Carlo Carafa (29 March 1517 - 6 March 1561) was an Italian cardinal.
He was born at Naples into one of the city's most ancient and distinguished families. His father was Giovanni Alfonso Carafa, count of Montorio, and his mother Caterina Cantelma. He was subsequently Cardinal Nephew of Pope Paul IV from 1555-9. His brother was Giovanni Carafa, Duke of Paliano.
He had a long and dubious career as a mercenary soldier in Italy and Germany. He was exiled from Naples for murder and banditry and was alleged to have perpetrated the massacre of Spanish soldiers as they recuperated in a hospital in Corsica. His tenure as Cardinal Nephew was not a great success as he and Paul IV brought the Papacy to a humiliating defeat against the Spanish that nearly resulted in another Sack of Rome. Carlo's government was unpopular in Rome and he developed a reputation for avarice, cruelty and licentiousness. In January 1559, Paul IV finally hearing of the wickednesses of his nephews banished them from Rome and replaced Carlo as Cardinal Nephew with Carlo's own nephew Alfonso Carafa.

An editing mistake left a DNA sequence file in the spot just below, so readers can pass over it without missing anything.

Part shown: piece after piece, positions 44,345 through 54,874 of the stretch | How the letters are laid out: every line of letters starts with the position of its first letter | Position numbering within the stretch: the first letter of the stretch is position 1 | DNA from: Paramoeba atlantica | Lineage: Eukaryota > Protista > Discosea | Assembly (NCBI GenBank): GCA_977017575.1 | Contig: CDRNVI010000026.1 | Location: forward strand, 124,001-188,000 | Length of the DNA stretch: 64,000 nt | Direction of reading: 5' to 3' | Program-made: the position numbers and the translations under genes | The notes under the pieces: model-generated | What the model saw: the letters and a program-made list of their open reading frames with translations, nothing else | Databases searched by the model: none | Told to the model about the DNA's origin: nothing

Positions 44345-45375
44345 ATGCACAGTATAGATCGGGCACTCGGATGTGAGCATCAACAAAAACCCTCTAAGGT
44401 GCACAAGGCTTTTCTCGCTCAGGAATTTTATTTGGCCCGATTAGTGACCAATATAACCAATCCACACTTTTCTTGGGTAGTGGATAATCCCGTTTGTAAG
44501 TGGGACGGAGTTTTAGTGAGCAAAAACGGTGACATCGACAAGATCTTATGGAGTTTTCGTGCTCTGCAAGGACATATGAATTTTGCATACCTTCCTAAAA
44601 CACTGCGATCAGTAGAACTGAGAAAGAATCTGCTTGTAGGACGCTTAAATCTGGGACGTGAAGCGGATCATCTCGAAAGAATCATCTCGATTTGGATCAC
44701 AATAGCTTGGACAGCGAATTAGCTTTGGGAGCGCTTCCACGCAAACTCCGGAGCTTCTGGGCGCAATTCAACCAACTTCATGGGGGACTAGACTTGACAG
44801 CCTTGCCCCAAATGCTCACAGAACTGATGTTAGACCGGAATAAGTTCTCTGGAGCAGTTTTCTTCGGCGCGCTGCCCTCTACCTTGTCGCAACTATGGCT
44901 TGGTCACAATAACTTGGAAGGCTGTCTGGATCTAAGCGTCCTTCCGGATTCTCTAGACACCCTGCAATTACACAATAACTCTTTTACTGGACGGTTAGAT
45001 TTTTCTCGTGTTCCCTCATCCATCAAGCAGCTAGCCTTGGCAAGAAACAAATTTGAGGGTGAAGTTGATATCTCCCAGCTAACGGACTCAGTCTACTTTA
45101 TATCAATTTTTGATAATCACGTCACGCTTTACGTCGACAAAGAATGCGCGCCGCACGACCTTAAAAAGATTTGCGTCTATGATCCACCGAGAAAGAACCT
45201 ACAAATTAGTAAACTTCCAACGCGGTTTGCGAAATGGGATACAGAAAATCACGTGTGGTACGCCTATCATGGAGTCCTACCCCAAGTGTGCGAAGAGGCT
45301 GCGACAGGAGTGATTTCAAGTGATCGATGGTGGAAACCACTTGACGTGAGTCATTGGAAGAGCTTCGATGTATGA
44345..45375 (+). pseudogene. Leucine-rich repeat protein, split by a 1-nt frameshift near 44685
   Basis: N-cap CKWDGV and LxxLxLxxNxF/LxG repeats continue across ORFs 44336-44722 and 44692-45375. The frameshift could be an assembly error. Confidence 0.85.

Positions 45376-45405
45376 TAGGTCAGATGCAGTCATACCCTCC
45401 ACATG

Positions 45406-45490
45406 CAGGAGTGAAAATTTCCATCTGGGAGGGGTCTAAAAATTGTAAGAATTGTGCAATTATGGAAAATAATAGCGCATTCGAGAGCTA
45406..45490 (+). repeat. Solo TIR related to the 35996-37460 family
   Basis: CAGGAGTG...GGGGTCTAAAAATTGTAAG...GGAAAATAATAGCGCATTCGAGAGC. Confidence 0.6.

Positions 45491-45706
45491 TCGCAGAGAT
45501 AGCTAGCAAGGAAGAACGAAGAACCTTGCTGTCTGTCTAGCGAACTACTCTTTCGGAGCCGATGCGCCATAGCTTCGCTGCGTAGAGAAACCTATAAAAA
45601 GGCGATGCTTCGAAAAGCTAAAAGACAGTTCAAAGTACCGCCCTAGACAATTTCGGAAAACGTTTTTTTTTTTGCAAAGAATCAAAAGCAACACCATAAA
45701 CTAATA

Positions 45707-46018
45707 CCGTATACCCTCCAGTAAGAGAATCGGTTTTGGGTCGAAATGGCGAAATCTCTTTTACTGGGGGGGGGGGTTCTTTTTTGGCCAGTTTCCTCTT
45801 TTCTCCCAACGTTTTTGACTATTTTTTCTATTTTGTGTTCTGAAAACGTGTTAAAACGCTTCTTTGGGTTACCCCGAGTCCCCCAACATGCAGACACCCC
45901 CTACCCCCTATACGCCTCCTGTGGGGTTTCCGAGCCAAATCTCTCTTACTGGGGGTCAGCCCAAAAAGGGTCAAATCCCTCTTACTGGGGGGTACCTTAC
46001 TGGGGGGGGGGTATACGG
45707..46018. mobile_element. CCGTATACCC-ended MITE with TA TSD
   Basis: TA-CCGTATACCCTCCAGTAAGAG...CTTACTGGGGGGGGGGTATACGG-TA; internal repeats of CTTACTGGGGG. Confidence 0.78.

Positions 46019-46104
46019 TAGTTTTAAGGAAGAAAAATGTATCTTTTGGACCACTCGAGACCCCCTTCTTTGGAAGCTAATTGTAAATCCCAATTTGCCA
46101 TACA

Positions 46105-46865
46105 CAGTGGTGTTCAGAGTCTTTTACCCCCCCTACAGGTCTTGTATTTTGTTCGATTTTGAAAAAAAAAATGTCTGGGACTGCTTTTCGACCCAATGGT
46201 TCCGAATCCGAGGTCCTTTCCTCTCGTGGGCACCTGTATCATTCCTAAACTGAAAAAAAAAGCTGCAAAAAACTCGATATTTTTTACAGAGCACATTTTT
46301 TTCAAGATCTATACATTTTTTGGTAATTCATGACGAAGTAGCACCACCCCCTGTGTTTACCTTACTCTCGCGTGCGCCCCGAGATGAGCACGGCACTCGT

In June 1560, Paul's successor, Pope Pius IV arrested the leading members of the family on a range of charges relating to abuses of power during Paul's reign. After a nine month trial, the cardinal was condemned along with his brother Giovanni and was executed by strangulation on the night of 6 March 1561.
|This biographical article about an Italian religious figure is a stub. You can help by expanding it.|